Considering the application domain, we have identified almost all engineering, biological, computing, communications, and industrial domains. The major application domain where unidirectional entity is applied is in electricity, and power distribution networks. This include smart grids, power grids, distribution networks, solar air heaters, electric vehicles, energy resources, etc. Comparing to other physical systems, the unidirectional application can also be seen in water distribution networks, microvascular networks, material transportation, road networks, etc. Considering the networks related computing and Internet, there are several application domains such as network simulations, wireless networks, wireless sensor networks, social networks, cloud computing, mesh networks, satellite communication, etc. Some applications related to unidirectional feature can also be seen in 5G transport networks, NoC, Bayesian networks, machine learning, ant colony optimization, genetic algorithms, and artificial neural networks (ANN). With this it is evident that the characteristics of unidirectional feature can be seen in several domains, and they play a significant role in applications ranging from physical networks to communication networks. As this paper is focusing on unidirectional flow, we are targeting our discussion only to unidirectional flow in the subsequent sections.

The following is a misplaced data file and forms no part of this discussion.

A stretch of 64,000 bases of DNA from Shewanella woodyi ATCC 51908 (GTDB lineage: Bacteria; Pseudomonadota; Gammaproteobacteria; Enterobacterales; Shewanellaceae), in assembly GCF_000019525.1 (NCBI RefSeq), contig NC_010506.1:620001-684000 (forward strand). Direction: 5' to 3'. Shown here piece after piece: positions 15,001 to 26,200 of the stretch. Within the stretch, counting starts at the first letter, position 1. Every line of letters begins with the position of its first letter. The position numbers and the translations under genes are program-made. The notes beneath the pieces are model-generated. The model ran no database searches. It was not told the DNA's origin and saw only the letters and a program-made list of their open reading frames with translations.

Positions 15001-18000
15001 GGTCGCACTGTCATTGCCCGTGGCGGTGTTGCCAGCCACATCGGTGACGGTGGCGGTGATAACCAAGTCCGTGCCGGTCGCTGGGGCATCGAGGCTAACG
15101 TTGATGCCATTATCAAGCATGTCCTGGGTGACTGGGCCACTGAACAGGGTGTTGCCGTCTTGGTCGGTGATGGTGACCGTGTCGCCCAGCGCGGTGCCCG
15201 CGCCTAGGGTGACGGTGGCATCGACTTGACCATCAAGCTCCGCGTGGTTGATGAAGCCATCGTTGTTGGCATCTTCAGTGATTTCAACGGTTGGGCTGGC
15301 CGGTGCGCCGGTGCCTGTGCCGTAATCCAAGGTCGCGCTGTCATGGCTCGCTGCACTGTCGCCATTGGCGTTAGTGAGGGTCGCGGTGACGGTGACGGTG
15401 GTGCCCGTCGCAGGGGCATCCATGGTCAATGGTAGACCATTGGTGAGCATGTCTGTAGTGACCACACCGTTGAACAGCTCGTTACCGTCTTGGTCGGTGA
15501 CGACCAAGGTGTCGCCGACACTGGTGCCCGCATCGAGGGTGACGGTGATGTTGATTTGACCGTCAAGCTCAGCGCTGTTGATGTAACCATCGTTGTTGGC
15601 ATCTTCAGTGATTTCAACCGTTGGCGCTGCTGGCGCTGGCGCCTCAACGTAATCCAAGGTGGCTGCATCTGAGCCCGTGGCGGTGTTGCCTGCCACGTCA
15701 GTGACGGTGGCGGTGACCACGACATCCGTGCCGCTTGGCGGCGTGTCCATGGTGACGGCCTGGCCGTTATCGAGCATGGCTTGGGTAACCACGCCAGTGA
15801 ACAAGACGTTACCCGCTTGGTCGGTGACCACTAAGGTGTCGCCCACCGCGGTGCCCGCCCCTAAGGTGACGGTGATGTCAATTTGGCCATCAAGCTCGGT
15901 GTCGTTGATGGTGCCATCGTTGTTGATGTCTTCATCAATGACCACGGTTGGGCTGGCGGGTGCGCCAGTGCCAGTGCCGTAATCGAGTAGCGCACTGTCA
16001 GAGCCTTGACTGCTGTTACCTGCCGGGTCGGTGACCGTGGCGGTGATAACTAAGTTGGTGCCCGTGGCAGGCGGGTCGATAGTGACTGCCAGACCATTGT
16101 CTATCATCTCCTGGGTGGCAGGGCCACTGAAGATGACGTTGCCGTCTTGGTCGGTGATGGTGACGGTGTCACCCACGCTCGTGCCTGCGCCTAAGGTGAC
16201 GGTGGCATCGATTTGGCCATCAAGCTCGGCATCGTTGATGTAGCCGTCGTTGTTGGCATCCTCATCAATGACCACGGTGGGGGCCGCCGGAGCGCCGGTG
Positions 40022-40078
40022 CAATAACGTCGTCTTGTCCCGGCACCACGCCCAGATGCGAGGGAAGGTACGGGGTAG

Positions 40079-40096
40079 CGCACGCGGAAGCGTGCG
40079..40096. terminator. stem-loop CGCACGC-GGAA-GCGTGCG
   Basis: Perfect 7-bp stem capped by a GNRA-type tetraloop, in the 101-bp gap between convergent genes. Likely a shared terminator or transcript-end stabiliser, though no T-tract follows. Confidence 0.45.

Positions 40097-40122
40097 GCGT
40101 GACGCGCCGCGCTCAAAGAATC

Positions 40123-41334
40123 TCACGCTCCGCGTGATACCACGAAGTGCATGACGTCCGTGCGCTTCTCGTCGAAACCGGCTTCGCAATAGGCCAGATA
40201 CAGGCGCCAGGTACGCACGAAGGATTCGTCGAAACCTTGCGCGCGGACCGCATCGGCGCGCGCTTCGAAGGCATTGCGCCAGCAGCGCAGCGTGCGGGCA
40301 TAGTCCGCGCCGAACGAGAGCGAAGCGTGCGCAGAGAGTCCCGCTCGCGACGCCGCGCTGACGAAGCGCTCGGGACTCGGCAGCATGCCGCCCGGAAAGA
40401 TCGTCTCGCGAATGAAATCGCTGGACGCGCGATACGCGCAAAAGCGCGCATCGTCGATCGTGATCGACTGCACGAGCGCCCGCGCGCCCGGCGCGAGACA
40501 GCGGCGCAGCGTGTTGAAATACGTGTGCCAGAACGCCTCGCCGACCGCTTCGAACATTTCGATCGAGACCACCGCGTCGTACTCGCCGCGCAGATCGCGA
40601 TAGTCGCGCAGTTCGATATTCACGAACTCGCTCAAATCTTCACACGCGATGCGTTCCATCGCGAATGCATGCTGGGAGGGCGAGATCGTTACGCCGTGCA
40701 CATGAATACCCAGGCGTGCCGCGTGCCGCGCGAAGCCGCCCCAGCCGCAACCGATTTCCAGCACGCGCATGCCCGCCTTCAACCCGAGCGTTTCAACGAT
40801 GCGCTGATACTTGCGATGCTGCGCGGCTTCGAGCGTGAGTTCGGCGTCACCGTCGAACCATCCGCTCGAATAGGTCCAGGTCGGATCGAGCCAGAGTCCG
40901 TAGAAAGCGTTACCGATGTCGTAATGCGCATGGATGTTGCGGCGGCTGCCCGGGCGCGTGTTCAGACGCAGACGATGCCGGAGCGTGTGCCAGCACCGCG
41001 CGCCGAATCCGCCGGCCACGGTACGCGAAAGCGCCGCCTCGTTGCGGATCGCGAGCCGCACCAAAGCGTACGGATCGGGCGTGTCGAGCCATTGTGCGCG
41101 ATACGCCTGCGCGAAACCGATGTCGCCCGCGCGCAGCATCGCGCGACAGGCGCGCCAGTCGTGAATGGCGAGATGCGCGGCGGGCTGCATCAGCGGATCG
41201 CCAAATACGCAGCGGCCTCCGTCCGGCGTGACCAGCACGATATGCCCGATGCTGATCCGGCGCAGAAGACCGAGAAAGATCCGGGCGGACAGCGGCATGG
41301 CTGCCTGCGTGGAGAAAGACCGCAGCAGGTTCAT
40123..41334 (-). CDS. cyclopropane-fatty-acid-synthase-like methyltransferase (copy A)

3. Domains and Applications of Unidirectional Flow